Rough seas and harsh weather don’t mix — especially when you’re on a boat.
The waves can be calm one minute and stormy the next. Knowing what to do when this happens during your boat ride will save you from unnecessary bouts of panic.
Aside from motion sickness, the more pressing concern is how to be safe when caught in a not-so-ideal boating emergency.
Take these tips to heart, and avoid getting caught in the eye of the storm.
Tips on How To Handle Waves in a Boat
1. Check the weather before going out.
This goes without saying.
Even a novice boater knows to check the weather before setting foot on a boat. The wind conditions and cloud formations will tell you a lot (if you know how to read them); the wind knots are excellent indicators of how threatening the swells will be and whether you’ll experience whitecaps.
Some mobile applications and websites can also send weather alerts.
Besides your smartphone, an old-school local transmitter radio will come in handy as they’re more reliable and designed to survive rough sea conditions.
2. Have an emergency kit, and fill up the fuel tank.
Always check your boat’s fuel tank. The last thing you want is to run out of fuel in the middle of nowhere. An emergency kit will save you when push comes to shove.
Here are some essentials to have:
- Marine VHF Radio: This will allow you to send distress signals so the Coast Guard can rescue you.
- Bailer Bucket: This will come in handy when water starts flooding your boat.
- Anchor: This will keep you safe and secure from shallow waters and rocks.
3. Don’t forget the PFDs and foul weather gear.
A US Coast Guard-approved PFD will save you from dire circumstances. When massive waves are crashing into the side of your boat, it’s dangerously easy to lose balance. Having the passengers sit on the lowest center part of the boat will prevent them from going overboard.
Strong wind, rain, and seawater will make anyone tremble, so having the appropriate weather gear will save them from hypothermia. Ponchos, hooded raincoats, and quick-drying clothes are fantastic investments.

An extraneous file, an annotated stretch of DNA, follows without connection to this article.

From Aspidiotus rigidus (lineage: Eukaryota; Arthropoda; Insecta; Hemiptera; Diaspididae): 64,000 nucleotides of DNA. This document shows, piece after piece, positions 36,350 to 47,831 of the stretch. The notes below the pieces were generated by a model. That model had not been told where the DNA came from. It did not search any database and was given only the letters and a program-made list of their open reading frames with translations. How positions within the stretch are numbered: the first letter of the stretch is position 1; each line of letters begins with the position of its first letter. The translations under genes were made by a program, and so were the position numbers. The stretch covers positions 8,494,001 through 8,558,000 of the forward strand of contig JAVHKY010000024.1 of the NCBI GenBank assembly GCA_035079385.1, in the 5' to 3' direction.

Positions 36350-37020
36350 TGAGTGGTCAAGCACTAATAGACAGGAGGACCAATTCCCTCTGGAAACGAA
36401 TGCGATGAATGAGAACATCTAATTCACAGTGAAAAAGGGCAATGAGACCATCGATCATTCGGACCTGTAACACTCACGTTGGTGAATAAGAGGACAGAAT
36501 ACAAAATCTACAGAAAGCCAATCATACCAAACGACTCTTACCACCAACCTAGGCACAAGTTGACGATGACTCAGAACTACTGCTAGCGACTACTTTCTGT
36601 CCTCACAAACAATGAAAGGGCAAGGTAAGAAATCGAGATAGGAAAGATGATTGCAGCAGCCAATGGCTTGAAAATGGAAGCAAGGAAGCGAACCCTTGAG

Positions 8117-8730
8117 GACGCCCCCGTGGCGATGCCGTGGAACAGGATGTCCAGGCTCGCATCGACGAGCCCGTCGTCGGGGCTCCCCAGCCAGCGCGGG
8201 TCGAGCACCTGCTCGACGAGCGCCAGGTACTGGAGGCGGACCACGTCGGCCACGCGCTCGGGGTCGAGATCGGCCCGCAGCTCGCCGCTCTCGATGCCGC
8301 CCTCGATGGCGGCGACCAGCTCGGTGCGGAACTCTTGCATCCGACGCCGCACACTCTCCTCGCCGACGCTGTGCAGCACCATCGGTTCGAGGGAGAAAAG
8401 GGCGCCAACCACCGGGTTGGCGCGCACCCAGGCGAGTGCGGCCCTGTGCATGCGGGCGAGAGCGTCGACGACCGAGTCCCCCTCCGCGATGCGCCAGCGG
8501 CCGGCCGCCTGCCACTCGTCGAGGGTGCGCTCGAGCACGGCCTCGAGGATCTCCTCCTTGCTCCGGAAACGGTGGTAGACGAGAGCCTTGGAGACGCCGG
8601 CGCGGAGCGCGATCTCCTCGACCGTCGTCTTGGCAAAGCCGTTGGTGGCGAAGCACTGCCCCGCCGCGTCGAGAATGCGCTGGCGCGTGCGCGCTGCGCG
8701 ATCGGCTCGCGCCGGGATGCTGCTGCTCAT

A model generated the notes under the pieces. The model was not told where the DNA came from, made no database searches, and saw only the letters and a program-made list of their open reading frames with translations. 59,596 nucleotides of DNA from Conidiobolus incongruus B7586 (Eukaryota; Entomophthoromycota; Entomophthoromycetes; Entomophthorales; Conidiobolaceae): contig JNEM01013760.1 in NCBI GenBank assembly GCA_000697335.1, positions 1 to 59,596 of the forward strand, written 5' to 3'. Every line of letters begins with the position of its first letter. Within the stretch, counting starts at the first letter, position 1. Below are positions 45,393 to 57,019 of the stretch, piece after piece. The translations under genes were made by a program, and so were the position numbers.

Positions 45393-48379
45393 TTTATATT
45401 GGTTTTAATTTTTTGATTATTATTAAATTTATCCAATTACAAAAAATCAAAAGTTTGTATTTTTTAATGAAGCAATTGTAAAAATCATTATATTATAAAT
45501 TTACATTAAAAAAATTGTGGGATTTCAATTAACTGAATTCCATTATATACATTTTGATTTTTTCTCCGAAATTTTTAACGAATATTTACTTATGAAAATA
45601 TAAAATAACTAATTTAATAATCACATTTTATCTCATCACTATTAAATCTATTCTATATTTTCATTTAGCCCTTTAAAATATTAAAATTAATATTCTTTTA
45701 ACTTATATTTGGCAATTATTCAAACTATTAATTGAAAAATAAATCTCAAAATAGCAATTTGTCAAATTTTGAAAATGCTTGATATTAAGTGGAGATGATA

4. Take it slow, and turn on your navigational lights.
Sail carefully and maintain your speed. Adjusting your course by 45 degrees will save you from the wrath of swells; it doesn’t matter if it takes you further away from your destination — it’s the safest thing to do.
Ask others on board to be on the lookout for debris or other vessels. Torrential rains and fog will reduce your and other boaters’ visibility, so keeping an eye out and activating your navigational lights will prevent boating disasters from happening.
5. Stick to the safer routes.
If you have a way to monitor a Doppler radar or have someone on the VHF radio with you, ask if there are safer routes you can take. If you see bridges, coves, or nearby docks, take shelter and let the storm pass.
Many boaters make the mistake of not taking shelter, believing that they’re immune to lightning strikes. While the chances are slim, it’s still better to be safe than sorry. Braving the middle of the sea is more dangerous than it’s worth.
6. Disconnect all electrical equipment.
If the weather comes with a lightning storm, don’t panic. Disconnect all electrical equipment and devices. Keep your hands to yourself, and don’t come into contact with anything conductive.
7. Let the storm die down.
Sometimes, your efforts may not be enough. If you can no longer run with or escape the swells, your best bet is to let the storm pass. You can guide the bow into the wind and swells to keep your boat and passengers from being thrown around.
If you’ve used much of the fuel earlier, you may need to heave and drop your anchor. This will help conserve energy, so you can return to the dock when the storm has passed.
8. Take a boating safety course and learn boat handling basics.
If you’ve already taken one, it won’t hurt to have another serve as a refresher course to sharpen your maneuvering skills when you find yourself in the middle of another shaky boat ride.
Now that you know what to do in such circumstances, you’ll be more confident when venturing out. Bay Excursions offers affordable bowrider boat rentals, with rates ranging from 299 to 799 dollars. You can choose from our two-, four-, six-, and eight-hour packages.
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Reserve a boat with us for an unforgettable John’s Pass, FL, boat tour. We can’t wait to have you with us!